Picture the scene: It is 1922, the year of the BBC's birth. In a wood panelled conference room in London, a group of pipe-smoking executives, some still Edwardianly bearded, (not the women, because there aren't any) are discussing the future of the world's greatest broadcasting institution. The chair speaks up: "It is imperative that we initiate a system whereby all our "wireless programmes" as we might call them, are recorded, preserved, catalogued, archived, and made available to our listeners whenever and wherever they should desire to listen to them, forever and a day. All our improving "programmes" should be made available upon MP3 devices and smart telephones, as well as upon the inter-net, whenever that might arrive. Those in favour?"

Hindsight, especially in black and white, is a wonderful, though deceptive thing. The reality is the new BBC faced an uncertain future when it was born, with very little recorded at the outset, and a history of gaps, oversights and under-archiving. Initially, nobody saw the value of keeping stuff, when there was so little stuff to keep. But there's no point wagging an accusing finger at the past. It took a while for the BBC to realise the wireless had a history worth preserving. It had other things on its mind. The General Strike. The Second World War. The on-air resignation of Dave Lee Travis.

Instead, we must celebrate some of the heroes and heroines of the archive. So, enter Mrs Slocombe! One of our 90x90, the one dated 1937, features the voice of a visionary BBC employee, Marie Slocombe, remembering her boss asking her to throw away a load of old BBC records, only to find herself having to bin the voices of George Bernard Shaw, H G Wells, Anthony Asquith and others. She refused, and started to collect audio treasure. She was a pioneer of the archive, a woman who saw the future. And realised the importance of the past.

Nick Baker is the Producer for 90 x 90 on Radio 4 Extra

Saturday Live: Alfie Boe and Andrew Motion's Inheritance Tracks

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Sian Williams 15:54, Friday, 9 November 2012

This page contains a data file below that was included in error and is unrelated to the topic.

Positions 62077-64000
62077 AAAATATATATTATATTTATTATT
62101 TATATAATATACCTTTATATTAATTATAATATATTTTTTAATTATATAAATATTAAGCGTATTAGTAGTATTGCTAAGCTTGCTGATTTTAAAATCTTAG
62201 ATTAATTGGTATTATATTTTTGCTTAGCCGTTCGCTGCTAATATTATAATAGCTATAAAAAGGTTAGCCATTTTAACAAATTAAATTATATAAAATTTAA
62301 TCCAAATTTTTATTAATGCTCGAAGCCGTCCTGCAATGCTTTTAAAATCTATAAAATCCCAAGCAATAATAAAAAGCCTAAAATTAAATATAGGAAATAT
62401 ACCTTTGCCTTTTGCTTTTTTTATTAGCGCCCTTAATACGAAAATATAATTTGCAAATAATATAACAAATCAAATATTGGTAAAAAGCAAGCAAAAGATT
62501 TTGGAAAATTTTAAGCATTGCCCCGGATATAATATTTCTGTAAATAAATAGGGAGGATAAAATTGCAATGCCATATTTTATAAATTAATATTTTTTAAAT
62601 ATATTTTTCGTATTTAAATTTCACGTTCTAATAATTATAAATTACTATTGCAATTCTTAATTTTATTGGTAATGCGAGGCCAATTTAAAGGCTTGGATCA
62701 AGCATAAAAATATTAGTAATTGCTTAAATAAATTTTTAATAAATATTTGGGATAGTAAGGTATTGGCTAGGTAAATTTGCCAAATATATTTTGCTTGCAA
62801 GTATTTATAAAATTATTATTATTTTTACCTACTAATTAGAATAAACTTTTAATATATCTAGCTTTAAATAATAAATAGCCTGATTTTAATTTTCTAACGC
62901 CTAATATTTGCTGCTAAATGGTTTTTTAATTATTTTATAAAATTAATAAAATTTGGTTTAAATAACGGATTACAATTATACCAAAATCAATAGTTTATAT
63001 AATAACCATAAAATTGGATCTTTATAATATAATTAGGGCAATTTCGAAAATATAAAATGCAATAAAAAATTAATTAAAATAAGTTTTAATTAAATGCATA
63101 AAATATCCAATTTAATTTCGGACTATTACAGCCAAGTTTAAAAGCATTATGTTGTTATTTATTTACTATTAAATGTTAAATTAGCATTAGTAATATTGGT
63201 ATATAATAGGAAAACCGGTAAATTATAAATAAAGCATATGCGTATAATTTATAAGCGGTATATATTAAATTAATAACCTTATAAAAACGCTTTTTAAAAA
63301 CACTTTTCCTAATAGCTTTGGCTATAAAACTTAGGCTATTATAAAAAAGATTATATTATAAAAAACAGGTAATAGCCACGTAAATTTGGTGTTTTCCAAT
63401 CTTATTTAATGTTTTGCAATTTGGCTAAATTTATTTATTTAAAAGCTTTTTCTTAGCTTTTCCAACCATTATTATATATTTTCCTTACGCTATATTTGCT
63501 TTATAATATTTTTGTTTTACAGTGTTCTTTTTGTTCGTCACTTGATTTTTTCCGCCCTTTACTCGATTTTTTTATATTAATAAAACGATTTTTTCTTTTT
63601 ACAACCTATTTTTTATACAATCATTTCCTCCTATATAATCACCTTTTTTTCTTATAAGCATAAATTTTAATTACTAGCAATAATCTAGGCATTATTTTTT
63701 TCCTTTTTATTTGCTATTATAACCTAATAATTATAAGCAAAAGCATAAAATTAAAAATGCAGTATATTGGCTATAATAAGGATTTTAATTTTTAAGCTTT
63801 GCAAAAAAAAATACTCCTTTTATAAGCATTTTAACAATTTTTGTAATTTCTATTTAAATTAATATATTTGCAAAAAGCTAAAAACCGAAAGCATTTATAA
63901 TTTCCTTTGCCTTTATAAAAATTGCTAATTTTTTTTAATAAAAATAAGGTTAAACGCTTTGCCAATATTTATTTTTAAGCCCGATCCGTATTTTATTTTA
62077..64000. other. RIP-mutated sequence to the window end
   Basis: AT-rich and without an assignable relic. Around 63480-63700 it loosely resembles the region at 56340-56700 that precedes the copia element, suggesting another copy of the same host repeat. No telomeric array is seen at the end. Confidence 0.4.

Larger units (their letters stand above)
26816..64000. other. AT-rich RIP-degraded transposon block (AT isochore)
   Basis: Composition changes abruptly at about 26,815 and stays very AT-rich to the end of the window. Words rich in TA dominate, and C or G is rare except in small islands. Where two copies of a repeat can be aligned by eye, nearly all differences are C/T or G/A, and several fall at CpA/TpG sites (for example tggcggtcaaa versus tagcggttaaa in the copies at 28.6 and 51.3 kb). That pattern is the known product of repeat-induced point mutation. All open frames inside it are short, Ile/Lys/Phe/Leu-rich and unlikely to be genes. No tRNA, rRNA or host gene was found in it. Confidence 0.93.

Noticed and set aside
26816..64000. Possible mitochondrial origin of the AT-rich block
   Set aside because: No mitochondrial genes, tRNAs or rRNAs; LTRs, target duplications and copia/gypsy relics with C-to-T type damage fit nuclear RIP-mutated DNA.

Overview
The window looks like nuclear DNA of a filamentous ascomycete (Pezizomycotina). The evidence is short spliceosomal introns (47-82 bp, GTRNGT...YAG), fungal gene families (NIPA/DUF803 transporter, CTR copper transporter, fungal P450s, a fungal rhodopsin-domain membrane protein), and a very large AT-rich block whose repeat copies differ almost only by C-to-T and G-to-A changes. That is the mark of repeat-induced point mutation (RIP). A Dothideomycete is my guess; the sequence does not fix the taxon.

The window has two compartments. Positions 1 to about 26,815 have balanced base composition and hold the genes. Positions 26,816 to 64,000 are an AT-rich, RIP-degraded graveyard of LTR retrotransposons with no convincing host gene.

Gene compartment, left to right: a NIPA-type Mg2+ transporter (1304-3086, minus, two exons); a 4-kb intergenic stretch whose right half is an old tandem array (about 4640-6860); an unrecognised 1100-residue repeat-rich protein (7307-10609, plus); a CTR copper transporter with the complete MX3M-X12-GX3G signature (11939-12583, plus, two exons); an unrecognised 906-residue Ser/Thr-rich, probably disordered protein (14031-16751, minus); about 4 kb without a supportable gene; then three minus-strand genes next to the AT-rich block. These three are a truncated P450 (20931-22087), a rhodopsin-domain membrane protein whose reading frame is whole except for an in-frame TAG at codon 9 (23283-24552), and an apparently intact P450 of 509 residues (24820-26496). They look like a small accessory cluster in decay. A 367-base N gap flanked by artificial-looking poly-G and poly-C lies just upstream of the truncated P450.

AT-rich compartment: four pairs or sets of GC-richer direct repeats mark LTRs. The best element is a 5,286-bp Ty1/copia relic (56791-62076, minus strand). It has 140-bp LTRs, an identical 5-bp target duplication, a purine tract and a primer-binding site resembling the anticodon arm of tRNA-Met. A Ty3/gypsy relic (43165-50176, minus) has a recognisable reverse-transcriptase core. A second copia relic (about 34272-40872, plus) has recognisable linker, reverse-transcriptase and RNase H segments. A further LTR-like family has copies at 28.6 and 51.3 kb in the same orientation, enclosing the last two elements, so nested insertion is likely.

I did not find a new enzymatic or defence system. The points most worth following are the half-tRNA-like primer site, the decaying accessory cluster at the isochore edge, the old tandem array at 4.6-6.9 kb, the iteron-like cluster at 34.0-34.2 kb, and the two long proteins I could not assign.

Editor's note: Saturday Live is Radio 4's Saturday morning magazine show featuring extraordinary stories and remarkable people. You can listen to the show here. In this blog presenter Sian Williams gives us an insight into her week and looks ahead to the next show. - CM

Sian Williams

This time last week, I was in the US, collecting a race number, all ready for the New York marathon. Around twenty thousand foreign runners were urged to come to the city, to support it after the havoc of Hurricane Sandy. Carbo-loading away on Friday night, the waiter said to me: "You don't really need all that pasta, now the marathon's cancelled, do you?".

My fellow runners were furious that the decision was taken so late. One single mum, in tears in a hotel lobby, told me she had spent years raising money for the fare and entry to the race. The marathon was a lifetime's dream, she said, and she couldn't afford to come back again. On Saturday, many people, who'd been training for six months or more, ran the distance anyway, by lapping Central Park four times.

New York was a city divided. In Midtown, everything hustled and bustled as usual. But Downtown, people had no water or electricity and further away, on Staten Island, where the race was due to start, residents had lost homes, people had lost lives.

Could we have really run through districts, taking bottled water from a sponsor, when locals couldn't find anything to drink? Should the electricity generators be powering the marathon media tents or providing power for those cut off? Pretty soon, most runners donated their marathon gear and many offered to help distribute supplies. The grumbling stopped when they saw the devastation for themselves.

That hurricane hit many people's plans, including those of British tenor, Alfie Boe. He was on a tour of the US and had to pull out of a concert in Pittsburgh, Pennsylvania. He's with us in the Saturday Live studio this weekend.

Alfie was discovered while he was an apprentice mechanic in a TVR workshop, singing opera for customers while he fixed their cars. We'll take him right back to when he was holding that greasy rag in Blackpool, with our listener's sound sculpture this week - the noise of a TVR exhaust.

We'll be exploring a day in the life of a circus ringmaster, hear from a teenager who's joined the British Legion and listen to the Inheritance Tracks of poet Andrew Motion. Roll up, roll up and open your arias for Alfie Boe et al, Saturday Live, at 9am.

Sian Williams and Richard Coles present Saturday Live at 9.00am on Saturday mornings on Radio 4.

    Visit the Saturday Live website and hear the most recent episode.

    Listen to Inheritance Tracks - the music that Saturday Live guests cherish and would like to bestow to future generations.

    Follow Radio 4 on Twitter and join the conversation by using the hashtag #saturdaylive.

Feedback: The future of digital radio

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Roger Bolton Roger Bolton 09:15, Friday, 9 November 2012

Roger Bolton